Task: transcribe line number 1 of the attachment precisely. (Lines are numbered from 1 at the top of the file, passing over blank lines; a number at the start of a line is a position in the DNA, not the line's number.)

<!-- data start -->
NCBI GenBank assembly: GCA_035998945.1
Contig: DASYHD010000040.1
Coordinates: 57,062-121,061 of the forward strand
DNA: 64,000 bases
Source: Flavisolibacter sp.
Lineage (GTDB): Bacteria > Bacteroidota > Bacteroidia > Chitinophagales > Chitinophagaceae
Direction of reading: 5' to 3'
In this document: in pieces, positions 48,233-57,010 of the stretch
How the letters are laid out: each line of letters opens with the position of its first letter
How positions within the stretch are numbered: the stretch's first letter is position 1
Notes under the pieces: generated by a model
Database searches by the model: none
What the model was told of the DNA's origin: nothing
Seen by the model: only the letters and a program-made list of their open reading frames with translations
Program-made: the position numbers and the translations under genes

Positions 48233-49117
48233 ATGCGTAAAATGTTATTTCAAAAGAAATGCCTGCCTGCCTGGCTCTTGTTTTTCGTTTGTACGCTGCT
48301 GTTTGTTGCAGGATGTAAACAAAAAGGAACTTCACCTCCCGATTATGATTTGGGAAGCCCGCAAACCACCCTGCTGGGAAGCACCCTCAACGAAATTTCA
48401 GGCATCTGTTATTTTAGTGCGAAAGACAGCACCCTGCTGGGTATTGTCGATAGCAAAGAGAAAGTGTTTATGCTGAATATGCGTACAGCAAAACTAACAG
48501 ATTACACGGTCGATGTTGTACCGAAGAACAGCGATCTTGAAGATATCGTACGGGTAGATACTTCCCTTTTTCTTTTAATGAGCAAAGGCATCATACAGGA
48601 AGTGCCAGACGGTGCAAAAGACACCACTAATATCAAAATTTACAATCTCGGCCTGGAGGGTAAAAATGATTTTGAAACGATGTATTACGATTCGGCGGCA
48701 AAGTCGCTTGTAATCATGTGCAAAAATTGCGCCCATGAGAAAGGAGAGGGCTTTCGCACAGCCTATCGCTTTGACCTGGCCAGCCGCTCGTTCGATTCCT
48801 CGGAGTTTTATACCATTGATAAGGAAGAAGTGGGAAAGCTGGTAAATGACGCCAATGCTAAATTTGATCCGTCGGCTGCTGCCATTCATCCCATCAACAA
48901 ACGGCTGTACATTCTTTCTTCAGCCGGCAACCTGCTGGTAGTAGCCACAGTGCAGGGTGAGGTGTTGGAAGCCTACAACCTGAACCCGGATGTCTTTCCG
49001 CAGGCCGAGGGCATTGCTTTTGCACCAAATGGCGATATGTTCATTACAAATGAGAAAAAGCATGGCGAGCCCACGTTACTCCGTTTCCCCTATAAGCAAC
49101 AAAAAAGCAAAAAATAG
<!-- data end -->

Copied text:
NCBI GenBank assembly: GCA_035998945.1